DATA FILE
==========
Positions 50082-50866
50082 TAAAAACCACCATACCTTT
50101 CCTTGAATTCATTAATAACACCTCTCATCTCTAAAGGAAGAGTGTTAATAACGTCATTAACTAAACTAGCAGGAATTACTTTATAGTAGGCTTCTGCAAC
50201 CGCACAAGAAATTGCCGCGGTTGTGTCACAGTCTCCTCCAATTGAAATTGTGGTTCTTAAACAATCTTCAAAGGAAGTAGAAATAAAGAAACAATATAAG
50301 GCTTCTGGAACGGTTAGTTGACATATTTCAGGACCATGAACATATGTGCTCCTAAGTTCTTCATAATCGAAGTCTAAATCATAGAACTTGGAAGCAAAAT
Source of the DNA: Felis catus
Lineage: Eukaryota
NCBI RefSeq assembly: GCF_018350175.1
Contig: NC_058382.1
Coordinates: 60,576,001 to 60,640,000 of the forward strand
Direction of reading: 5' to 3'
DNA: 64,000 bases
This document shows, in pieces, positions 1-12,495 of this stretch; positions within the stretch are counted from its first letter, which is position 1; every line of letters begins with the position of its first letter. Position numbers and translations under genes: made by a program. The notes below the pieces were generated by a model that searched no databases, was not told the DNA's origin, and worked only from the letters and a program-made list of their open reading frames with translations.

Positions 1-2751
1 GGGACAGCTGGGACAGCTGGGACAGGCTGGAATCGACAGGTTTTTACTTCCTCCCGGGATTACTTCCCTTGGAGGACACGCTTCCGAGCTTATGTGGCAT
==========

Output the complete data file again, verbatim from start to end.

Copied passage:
Positions 50082-50866
50082 TAAAAACCACCATACCTTT
50101 CCTTGAATTCATTAATAACACCTCTCATCTCTAAAGGAAGAGTGTTAATAACGTCATTAACTAAACTAGCAGGAATTACTTTATAGTAGGCTTCTGCAAC
50201 CGCACAAGAAATTGCCGCGGTTGTGTCACAGTCTCCTCCAATTGAAATTGTGGTTCTTAAACAATCTTCAAAGGAAGTAGAAATAAAGAAACAATATAAG
50301 GCTTCTGGAACGGTTAGTTGACATATTTCAGGACCATGAACATATGTGCTCCTAAGTTCTTCATAATCGAAGTCTAAATCATAGAACTTGGAAGCAAAAT
Source of the DNA: Felis catus
Lineage: Eukaryota
NCBI RefSeq assembly: GCF_018350175.1
Contig: NC_058382.1
Coordinates: 60,576,001 to 60,640,000 of the forward strand
Direction of reading: 5' to 3'
DNA: 64,000 bases
This document shows, in pieces, positions 1-12,495 of this stretch; positions within the stretch are counted from its first letter, which is position 1; every line of letters begins with the position of its first letter. Position numbers and translations under genes: made by a program. The notes below the pieces were generated by a model that searched no databases, was not told the DNA's origin, and worked only from the letters and a program-made list of their open reading frames with translations.

Positions 1-2751
1 GGGACAGCTGGGACAGCTGGGACAGGCTGGAATCGACAGGTTTTTACTTCCTCCCGGGATTACTTCCCTTGGAGGACACGCTTCCGAGCTTATGTGGCAT